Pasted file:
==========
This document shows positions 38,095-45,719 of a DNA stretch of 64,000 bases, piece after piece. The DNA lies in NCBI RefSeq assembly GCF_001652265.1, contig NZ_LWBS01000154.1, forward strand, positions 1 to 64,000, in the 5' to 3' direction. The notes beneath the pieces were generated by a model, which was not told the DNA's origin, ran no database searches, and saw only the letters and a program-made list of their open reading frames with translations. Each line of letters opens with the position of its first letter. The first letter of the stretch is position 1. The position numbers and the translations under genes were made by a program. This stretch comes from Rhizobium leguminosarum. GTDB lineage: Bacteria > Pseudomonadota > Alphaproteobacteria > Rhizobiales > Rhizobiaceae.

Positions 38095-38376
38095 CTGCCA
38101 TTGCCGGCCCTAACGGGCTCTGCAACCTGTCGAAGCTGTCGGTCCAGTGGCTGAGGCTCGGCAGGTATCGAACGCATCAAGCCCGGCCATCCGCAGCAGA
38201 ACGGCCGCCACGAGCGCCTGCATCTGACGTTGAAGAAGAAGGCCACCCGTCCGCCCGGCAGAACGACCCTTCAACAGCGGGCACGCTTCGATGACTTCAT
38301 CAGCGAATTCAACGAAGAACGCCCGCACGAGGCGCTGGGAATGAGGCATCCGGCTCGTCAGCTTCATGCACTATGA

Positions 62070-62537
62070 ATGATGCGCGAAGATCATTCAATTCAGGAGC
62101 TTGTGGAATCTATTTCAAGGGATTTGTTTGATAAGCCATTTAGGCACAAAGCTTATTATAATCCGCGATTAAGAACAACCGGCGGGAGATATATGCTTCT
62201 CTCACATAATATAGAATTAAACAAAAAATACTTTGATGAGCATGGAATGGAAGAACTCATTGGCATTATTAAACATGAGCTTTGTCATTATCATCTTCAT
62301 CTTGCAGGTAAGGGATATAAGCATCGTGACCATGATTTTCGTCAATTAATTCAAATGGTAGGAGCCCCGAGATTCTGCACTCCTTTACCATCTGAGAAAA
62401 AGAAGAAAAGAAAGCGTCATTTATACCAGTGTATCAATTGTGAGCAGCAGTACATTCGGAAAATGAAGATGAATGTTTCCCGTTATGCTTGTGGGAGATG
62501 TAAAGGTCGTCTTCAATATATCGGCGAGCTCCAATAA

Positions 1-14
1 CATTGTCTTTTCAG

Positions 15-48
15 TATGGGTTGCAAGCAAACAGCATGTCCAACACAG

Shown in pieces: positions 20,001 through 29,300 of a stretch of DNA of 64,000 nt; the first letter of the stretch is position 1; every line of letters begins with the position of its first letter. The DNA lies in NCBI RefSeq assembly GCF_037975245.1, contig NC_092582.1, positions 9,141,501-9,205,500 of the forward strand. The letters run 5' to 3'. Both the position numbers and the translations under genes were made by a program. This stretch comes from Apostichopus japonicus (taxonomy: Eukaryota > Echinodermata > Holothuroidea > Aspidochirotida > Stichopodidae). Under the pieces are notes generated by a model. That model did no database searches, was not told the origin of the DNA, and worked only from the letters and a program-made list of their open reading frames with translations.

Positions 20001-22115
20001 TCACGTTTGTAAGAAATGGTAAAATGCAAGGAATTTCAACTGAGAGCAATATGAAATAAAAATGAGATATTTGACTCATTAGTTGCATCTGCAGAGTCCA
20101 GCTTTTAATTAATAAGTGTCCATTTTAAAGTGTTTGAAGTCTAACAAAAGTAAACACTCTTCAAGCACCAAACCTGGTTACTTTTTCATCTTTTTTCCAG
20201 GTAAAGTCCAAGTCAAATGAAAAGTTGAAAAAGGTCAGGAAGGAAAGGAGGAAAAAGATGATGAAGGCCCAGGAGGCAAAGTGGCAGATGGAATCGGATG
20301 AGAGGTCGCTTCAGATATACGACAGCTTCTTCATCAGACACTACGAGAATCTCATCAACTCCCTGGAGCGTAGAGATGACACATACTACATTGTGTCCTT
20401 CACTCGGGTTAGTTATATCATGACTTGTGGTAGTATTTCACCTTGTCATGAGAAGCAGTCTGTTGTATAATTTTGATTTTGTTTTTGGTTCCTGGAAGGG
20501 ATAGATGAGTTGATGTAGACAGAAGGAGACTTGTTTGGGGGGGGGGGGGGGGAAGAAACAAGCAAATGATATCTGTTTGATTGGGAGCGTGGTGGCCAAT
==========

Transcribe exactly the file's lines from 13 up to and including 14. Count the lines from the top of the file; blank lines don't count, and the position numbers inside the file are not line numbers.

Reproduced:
62501 TAAAGGTCGTCTTCAATATATCGGCGAGCTCCAATAA

Positions 1-14